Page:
Jeremy Guscott proved the difference on multiple occasions throughout his career. The Englishman is now considered one of the greatest centres to have played the game
Major teams: Bath
Test span: 1989-99
England caps: 65 (62 starts)
Lions caps: 8 (8 starts)
Test points: 150 (31T, 3DG)
The grander the stage, the greater the response – that’s what Lions legend Ian McGeechan calls the hallmark of a “Test-match animal”. And in Jeremy Guscott, the elegant Englishman whose gliding running graced international rugby for a decade, he found just such a player.
The Bathonian took centre stage for the Lions not once but twice, making crucial interventions to steer the tourists to series success eight years apart. His first act, against the 1989 Wallabies, came in only his second Test after he had become the first England debutant to score a hat-trick since Dan Lambert against France in 1907.
That feat, in Romania, set McGeechan’s antenna twitching and when Will Carling withdrew from the Lions tour with shin splints, he thrust the 24-year-old apprentice bricklayer into his Lions squad. Guscott rewarded his faith with a glorious winning try to turn the series, stabbing a grubber kick behind the Aussie midfield, stepping on the accelerator and gathering the beneficent bounce to score under the posts. “It was a mega moment,” he said.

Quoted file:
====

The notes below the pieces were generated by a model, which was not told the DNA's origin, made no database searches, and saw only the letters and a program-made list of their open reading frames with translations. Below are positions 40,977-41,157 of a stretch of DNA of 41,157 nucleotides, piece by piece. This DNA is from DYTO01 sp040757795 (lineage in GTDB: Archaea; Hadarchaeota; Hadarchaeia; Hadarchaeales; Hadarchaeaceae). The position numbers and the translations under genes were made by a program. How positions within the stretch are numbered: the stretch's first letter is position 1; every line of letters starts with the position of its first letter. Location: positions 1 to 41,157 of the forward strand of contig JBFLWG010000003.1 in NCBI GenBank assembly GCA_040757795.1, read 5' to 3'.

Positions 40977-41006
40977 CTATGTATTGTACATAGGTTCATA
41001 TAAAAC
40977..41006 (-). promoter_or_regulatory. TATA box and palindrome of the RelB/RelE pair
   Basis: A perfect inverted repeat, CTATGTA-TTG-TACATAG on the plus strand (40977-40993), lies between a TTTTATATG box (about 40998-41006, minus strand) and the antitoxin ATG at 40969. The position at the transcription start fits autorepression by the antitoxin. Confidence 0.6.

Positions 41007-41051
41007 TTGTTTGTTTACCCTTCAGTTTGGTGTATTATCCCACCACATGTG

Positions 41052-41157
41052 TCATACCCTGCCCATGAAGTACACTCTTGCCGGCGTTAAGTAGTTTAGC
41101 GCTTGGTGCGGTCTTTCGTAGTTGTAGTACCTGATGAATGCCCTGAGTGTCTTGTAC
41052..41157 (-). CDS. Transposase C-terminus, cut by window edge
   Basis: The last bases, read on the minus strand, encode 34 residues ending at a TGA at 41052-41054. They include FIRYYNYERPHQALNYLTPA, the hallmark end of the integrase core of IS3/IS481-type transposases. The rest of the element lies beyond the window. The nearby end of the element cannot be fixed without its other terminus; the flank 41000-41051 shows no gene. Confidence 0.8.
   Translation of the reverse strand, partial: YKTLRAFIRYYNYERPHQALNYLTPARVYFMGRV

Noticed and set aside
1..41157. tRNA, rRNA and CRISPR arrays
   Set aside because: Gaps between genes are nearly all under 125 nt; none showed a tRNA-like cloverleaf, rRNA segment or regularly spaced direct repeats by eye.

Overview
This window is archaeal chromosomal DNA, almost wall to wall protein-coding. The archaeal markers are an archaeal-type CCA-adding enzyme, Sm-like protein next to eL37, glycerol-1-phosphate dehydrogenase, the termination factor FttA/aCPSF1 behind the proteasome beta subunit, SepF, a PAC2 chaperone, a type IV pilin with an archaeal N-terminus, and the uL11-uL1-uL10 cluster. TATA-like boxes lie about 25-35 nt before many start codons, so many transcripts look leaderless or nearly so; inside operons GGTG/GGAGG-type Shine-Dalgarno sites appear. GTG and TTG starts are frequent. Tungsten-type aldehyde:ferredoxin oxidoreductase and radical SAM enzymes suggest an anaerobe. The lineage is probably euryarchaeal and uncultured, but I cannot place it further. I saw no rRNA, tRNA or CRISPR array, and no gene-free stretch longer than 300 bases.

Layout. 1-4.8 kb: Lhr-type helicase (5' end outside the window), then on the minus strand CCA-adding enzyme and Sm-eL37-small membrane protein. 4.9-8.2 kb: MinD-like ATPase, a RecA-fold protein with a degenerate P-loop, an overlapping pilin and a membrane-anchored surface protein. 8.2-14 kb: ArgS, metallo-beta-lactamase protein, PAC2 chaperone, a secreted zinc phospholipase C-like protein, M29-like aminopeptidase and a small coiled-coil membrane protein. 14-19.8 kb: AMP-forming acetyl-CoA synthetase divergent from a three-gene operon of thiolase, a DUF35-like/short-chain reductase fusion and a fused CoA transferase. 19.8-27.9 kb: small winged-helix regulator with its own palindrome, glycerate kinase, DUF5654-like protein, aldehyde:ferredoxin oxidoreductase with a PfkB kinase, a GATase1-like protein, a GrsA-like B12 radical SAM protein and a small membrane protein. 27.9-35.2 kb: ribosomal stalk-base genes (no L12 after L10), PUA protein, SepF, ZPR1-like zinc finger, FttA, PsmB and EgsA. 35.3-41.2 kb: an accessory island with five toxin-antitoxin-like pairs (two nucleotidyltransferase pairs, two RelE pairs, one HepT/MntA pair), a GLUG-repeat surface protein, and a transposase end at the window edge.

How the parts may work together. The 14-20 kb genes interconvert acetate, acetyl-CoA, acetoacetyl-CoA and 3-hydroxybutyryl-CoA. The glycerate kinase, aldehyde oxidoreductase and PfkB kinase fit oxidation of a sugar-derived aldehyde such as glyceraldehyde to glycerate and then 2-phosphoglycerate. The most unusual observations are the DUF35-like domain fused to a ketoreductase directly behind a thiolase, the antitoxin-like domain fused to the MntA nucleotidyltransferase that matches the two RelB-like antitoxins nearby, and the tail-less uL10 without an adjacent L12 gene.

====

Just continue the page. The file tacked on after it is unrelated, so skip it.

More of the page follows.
It was the first of many as Guscott established himself alongside Carling in a titanic England midfield partnership. Guscott’s blistering acceleration enabled him to track runners and exploit line breaks – when he wasn’t making them himself. He racked up the scores for club and country, and might have been even more prolific had he been paired with his kindred spirit at Bath, the fly-half Stuart Barnes. They played together for England just twice.
Guscott’s effortless pace also helped make him a marvellous defender, as he showed on the 1993 Lions tour to New Zealand.
Three Grand Slams and fourth place on England’s all-time try list with 30 would give him superstar status even without his Lions heroics, which reached new heights with his drop-goal in Durban to beat the 1997 Springboks. It was an instinctive moment of magic from a player who always kicked beautifully, having been a goalkicker and fly-half until 19.
Guscott retired after a groin injury at the 1999 World Cup. After working in his salad days as a bus driver, model and PR man as well as a bricklayer, he now works for the BBC as a rugby pundit.